When first asked to compile a list of research interests, not to just pour everything I’ve learnt about onto the page. There were very few fields, texts or papers that I did not enjoy, but the point was to draw a distinction between what I liked and what I was interested in. This was much more difficult than I realised, but I can now tentatively offer a short list of basic areas:
First and foremost, I am interested in the mechanics of narrative, and I find myself often falling back on narratology. For this reason, perhaps, I tend to favour the structuralists and formalists as my base of reference (which also naturally leads into the poststructuralists). The manipulation of narrators, protagonists, antagonists and the basic structures of fiction is fascinating, both for the relative correspondence between genres and the differences in representation and expression across individual texts. I love how the neat sets of rules are often broken, disrupted or completely annihilated, all within the basic tenets of structure and form. The poststructuralists have taught me to value these disruptions and the elasticity of literature, while the structuralists remind me that even breaking the rules has rules of its own.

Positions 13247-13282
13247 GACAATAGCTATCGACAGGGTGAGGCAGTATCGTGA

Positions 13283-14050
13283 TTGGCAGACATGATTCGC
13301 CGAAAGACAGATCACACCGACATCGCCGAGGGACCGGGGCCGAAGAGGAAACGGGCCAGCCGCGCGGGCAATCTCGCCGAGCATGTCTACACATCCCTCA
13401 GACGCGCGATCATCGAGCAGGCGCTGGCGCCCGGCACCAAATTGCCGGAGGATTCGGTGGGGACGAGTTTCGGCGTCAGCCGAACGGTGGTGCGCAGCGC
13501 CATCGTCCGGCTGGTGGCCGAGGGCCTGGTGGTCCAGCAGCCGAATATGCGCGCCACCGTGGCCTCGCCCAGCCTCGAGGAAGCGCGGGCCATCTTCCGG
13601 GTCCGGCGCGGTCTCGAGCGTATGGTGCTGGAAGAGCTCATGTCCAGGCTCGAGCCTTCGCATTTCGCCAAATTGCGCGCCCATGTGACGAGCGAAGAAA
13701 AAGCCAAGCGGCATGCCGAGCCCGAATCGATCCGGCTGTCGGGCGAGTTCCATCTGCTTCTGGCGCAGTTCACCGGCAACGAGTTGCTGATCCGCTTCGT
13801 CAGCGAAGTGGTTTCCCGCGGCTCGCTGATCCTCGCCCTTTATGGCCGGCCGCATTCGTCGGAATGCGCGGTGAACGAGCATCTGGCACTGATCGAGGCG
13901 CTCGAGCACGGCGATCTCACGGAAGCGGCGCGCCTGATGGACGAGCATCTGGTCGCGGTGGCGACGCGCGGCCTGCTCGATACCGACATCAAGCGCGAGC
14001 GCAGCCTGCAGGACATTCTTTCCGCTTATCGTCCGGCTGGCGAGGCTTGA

I am also particularly drawn to genre fiction, specifically Gothic and Crime Fiction. My Honours essay was on the hero-villain binary in Deon Meyer’s crime thriller novels, and my Master’s project is on modern Gothic offerings and their relation to history (see Current Project for more details).
Furthermore, villains and the representation of evil hold a particular fascination for me. If literature is the reflection of how humans see themselves, then the ways in which we characterise darkness, cruelty and evil holds particular importance. In line with this particular area comes an interest in the grotesque, notions of good and evil and the use and subversion of grand narratives. I have found JJ Cohen’s Monster Theory to be invaluable.
Thanks to my Honours Literary Theory paper, I have an enduring preoccupation with the linguistic turn, and the concepts propounded by such theorists as Derrida, Baudrillard and Barthes creep up every now and then. The use and inspection of language in texts like John Banville’s Doctor Copernicus is wondrous.
In future, I hope to continue on the track of investigating representations of evil and villainy in different forms of fiction, but particularly in South African speculative fiction or South African Gothic fiction. These particular niches have not yet received much critical attention, especially in terms of how they represent evil in a country that has been marked by cruelty and atrocities for a very long time.